Remember the artifact visible on the main page - that happens when the image rendered for each patch is too small, and a group of light patches get exactly the same number of very bright pixels from the outside. Then the group of patches next to them which get one more bright pixel appears significantly brighter. You need to find correct size of light patch vs. image rendered for each patch.
Below is an image rendered for one patch. This one is huge - 200 by 200 pixels. It would take ages to render even the simplest scene. You can get reasonably good results even with a 10 by 10 image.
A few points to note:
Having done a few passes of radiosity, I switched off texturing and rendered the image below. OK, we knew anyway that things look correct, just because of the brightness slowly fading away the further we are from the opening. But on this image you can see that the green wall is reflecting quite a lot of green light. It's not as pronounced in the textured image, but if you look carefully you'll see it.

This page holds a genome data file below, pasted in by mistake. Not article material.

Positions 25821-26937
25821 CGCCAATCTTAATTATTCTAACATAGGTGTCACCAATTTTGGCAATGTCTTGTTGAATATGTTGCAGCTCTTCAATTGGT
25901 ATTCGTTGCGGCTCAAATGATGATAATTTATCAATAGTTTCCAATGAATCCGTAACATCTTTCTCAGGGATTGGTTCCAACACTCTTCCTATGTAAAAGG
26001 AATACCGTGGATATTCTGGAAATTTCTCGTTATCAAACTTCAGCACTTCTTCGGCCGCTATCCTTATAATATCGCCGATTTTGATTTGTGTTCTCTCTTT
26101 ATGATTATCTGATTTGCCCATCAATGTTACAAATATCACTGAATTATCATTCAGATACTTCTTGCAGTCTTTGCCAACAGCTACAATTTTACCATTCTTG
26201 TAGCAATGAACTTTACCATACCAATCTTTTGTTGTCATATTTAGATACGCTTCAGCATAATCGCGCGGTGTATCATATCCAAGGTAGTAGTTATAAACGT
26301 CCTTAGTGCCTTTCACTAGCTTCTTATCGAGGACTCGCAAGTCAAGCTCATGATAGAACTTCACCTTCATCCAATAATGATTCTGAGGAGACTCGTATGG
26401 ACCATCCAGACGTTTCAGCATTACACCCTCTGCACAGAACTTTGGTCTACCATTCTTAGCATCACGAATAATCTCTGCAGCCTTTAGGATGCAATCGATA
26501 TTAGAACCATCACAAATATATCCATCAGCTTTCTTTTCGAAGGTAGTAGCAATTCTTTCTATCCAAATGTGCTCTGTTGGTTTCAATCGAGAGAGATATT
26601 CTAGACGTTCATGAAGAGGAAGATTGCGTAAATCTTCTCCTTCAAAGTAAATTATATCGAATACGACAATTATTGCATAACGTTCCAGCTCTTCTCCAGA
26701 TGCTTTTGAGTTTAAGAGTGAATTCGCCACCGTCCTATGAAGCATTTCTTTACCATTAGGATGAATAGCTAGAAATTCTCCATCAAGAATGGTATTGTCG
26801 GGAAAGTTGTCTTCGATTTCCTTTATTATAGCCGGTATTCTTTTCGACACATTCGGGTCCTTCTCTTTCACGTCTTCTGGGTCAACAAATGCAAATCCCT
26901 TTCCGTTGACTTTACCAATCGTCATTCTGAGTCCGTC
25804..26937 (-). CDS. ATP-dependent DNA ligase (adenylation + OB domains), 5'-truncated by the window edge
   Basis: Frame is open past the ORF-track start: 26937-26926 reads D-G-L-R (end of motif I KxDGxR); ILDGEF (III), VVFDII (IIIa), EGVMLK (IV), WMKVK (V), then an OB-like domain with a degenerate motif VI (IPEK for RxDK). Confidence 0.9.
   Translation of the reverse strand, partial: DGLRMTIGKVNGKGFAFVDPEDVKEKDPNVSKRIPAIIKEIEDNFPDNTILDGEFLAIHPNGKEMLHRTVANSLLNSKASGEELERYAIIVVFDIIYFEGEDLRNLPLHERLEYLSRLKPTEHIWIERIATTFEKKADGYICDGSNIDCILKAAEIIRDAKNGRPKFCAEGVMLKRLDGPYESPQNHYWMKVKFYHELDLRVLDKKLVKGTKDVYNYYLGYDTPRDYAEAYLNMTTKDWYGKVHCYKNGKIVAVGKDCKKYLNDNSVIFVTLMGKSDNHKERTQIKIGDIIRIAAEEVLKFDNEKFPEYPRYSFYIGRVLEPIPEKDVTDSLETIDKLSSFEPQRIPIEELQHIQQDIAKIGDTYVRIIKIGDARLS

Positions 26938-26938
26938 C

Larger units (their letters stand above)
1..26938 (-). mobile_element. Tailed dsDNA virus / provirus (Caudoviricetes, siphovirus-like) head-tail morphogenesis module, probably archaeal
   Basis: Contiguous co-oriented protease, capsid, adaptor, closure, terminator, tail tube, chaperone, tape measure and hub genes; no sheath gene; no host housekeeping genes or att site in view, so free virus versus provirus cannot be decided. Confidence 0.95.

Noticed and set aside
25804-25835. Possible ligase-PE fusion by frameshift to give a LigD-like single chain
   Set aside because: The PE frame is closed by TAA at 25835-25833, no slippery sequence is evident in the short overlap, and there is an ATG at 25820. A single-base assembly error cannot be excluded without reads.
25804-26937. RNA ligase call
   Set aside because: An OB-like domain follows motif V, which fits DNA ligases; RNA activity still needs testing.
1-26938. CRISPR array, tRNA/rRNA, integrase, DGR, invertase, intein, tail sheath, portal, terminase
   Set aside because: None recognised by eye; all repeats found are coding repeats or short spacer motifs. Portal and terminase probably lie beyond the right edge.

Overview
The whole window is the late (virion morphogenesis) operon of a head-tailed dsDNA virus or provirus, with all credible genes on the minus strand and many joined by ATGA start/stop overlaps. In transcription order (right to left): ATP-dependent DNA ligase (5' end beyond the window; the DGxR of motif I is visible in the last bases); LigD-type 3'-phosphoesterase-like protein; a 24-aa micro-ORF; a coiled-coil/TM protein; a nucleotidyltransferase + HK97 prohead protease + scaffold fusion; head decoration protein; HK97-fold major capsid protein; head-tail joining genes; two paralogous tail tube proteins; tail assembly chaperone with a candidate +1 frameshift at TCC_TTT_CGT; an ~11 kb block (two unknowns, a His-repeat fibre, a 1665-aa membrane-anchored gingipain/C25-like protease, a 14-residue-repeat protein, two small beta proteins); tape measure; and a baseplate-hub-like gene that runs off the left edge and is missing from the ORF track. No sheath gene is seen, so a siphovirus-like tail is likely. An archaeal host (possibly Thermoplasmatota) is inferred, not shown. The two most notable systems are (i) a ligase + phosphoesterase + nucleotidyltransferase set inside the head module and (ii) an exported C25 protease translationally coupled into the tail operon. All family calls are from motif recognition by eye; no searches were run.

Just see how much realism good lighting adds to the scene. Below is an image of the same scene with lightmap switched off. OK, there are other ways to have a very realistic scene, and the scene I use in this example isn't particularly realistic anyway, but still the difference is enormous.
In the image below you can very clearly see the separate light patches. Human eye is extremely good at seeing edges, so bilinear filtering really helps.
Never mind a small bug in my bilinear filtering which causes two light patches to show in a very dark color. Can't be bothered to fix that.
I realise that there is a problem with clipping floating point colors, and I even realise that it's not too hard to implement an exposure function, but I don't really feel like doing that, not in the least because that would mean rendering all the images for the web again.